SEC3-NuclearStability_000 - Section 3: Nuclear Stability...

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Section 3: Nuclear Stability and Radioactive Decay Modes In a practical sense the definition of stability is a relative one. Time of observation is one factor. Sensitivity of detection devices is another. The stable nuclei are those near the peak of the binding energy curve, for which the neutron/proton combination or energy state does not change with time. Present upper limits on the measurement of nuclear lifetimes are about 10 20 years. So from a kinetics sense, anything with a longer lifetime is considered to be stable. But it is possible for nuclei to be thermodynamically unstable, but with a lifetime so long we cannot detect it. There are 266 nuclei that are considered to be stable. Every element up to and including bismuth (Z = 83) has at least one stable isotope, except technetium (Z = 43) and promethium (Z=61). These latter two elements do not exist on earth, but have been created in the laboratory and their atomic spectra are observed in young stars. Radioactive nuclei are those that SPONTANEOUSLY alter their neutron/proton composition or energy state. As such, radioactivity is a first-order rate process , identical to unimolecular decay in chemical systems A Æ B + C As described in Sec. 1, the rate of decay is characterized by a half-life, t 1/2 , which is the time required for one-half the nuclei in a sample to disintegrate (decay), i.e. for a sample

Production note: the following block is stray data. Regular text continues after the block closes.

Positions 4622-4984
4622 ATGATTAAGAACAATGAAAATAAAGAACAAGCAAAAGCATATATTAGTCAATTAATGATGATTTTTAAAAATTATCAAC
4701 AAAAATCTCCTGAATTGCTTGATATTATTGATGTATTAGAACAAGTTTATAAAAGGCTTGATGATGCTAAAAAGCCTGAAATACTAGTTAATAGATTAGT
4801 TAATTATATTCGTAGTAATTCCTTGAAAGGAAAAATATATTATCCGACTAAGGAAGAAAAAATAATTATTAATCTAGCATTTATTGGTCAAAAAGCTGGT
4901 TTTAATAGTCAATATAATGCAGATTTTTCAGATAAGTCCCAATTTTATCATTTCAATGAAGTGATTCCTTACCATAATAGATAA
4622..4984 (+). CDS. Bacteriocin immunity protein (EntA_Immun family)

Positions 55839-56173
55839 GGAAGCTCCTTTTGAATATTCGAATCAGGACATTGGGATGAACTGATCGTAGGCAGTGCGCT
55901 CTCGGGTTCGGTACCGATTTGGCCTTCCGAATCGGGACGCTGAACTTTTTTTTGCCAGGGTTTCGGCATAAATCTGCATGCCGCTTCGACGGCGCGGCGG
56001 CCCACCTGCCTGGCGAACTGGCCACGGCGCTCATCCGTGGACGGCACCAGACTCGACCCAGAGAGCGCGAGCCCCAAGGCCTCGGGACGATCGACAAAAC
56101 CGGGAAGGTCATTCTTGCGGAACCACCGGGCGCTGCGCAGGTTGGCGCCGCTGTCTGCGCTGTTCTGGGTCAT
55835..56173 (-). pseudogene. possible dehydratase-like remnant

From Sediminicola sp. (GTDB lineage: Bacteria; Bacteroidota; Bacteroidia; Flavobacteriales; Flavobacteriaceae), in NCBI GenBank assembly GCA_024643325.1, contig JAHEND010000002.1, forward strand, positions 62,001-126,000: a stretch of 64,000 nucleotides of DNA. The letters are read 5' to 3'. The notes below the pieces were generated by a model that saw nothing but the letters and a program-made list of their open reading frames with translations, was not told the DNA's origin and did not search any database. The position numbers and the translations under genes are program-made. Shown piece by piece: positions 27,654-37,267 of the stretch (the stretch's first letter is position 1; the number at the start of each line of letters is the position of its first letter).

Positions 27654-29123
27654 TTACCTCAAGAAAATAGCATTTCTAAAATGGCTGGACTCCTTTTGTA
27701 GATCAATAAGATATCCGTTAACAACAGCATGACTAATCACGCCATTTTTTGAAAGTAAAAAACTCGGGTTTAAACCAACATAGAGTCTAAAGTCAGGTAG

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This note was uploaded on 07/02/2011 for the course CHEM-C 460 taught by Professor Staff during the Spring '10 term at Indiana.

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SEC3-NuclearStability_000 - Section 3: Nuclear Stability...

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